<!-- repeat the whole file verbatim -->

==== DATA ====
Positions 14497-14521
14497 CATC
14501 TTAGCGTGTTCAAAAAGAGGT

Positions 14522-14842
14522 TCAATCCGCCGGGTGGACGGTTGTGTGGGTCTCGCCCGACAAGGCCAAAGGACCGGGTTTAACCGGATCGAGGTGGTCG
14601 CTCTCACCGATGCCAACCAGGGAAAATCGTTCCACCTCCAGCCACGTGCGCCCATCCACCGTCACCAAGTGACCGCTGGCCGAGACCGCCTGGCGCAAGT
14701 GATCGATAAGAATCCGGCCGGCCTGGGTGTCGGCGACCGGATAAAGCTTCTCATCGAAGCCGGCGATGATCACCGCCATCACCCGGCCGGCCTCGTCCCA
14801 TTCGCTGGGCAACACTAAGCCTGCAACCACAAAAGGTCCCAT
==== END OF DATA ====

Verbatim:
Positions 14497-14521
14497 CATC
14501 TTAGCGTGTTCAAAAAGAGGT

Positions 14522-14842
14522 TCAATCCGCCGGGTGGACGGTTGTGTGGGTCTCGCCCGACAAGGCCAAAGGACCGGGTTTAACCGGATCGAGGTGGTCG
14601 CTCTCACCGATGCCAACCAGGGAAAATCGTTCCACCTCCAGCCACGTGCGCCCATCCACCGTCACCAAGTGACCGCTGGCCGAGACCGCCTGGCGCAAGT
14701 GATCGATAAGAATCCGGCCGGCCTGGGTGTCGGCGACCGGATAAAGCTTCTCATCGAAGCCGGCGATGATCACCGCCATCACCCGGCCGGCCTCGTCCCA
14801 TTCGCTGGGCAACACTAAGCCTGCAACCACAAAAGGTCCCAT